reproductive health > newsfile > abstinence-only programmes 'not working'
Abstinence-only programmes 'not working'Posted: 17 Aug 2007
A robust systematic review has found no evidence that sexual abstinence programmes reduce risky sexual behaviours, incidence of sexually transmitted infections, or pregnancy.
A team from Oxford University reviewed 13 US trials involving over 15,000 young people aged 10 to 21.
Seven of the trials tracked sexually transmitted infections, finding no significant short- or long-term benefit to abstinence-only programmes. None of the programmes made any significant difference in preventing pregnancy, reducing unprotected sex, or delaying sexual initiation.
Abstinence programmes are popular in the US and have supporters in the UK. A UK branch of the US Silver Ring Thing was set up four years ago to promote sexual abstinence among young people.
The latest study, published in the British Medical Journal, which included trials comparing young people attending abstinence-only programmes against those receiving no sex education, raises questions over whether they work in developed countries.
Funds from the US President's Emergency Plan for AIDS Relief (PEPFAR) can be used for abstinence-only programmes, but cannot be used for other safer sex strategies, needle exchange, or instructions for using condoms.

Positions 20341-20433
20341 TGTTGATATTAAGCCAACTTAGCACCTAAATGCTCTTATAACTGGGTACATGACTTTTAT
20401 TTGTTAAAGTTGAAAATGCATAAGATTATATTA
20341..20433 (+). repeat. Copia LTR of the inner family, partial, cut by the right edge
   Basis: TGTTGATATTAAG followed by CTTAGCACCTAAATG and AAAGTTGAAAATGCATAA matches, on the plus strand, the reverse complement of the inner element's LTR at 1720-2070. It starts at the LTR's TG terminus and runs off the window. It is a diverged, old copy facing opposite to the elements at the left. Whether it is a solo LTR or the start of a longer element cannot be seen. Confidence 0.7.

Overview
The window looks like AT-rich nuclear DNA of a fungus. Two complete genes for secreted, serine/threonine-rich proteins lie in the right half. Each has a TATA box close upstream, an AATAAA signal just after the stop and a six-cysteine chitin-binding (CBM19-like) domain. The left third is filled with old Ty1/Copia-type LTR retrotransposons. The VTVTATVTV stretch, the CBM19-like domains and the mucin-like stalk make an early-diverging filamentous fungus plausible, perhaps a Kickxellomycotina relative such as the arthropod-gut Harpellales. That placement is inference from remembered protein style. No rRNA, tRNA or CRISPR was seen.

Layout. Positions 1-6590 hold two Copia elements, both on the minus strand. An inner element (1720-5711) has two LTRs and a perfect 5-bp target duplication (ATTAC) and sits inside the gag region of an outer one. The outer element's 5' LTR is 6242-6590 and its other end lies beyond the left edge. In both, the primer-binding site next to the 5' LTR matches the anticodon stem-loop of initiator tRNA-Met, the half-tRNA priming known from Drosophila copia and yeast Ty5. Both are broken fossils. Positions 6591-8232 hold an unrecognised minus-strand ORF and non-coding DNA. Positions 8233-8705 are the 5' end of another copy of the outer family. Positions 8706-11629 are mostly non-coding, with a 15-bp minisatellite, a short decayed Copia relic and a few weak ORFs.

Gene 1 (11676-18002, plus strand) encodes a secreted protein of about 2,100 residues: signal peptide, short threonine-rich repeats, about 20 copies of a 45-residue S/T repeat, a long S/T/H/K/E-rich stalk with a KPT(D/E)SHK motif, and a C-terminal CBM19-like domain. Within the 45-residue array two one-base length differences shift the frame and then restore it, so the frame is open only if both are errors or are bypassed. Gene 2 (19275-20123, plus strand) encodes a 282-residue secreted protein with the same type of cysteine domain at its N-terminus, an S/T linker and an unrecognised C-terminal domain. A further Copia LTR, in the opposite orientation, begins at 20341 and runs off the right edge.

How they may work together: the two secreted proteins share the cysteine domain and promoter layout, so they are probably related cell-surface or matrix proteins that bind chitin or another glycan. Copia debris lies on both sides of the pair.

Researchers found none of the abstinence-only programmes had an impact on the age at which individuals lost their virginity, whether they had unprotected sex, the number of sexual partners, the rates of sexually transmitted diseases or the number of pregnancies.
This contrasted with programmes that promote the use of condoms which greatly reduce the risk of HIV, the BMJ reported.
Lead author Kristen Underhill said: "Our analysis suggests that abstinence-only programmes that aim to prevent HIV are not effective.
"This finding has key implications for policy and practice, especially in the USA, where abstinence-only programmes receive both federal and state funding."
Genevieve Clark, of the Terrence Higgins Trust, said: "Young people need to know that they can say no to sex, just as they need to know how to protect themselves from pregnancy or sexually transmitted infections if they decide that a sexual relationship is right for them.
"But abstinence-only programmes don't work because they provide no safety net for those young people who do have a sexual relationship - and research shows that many do."
A previous review of abstinence-only programmes in the developing world, presented at the 2006 international AIDS meeting, found little evidence that they were effective in changing sexual behaviour and preventing infection with HIV or other sexually transmitted diseases.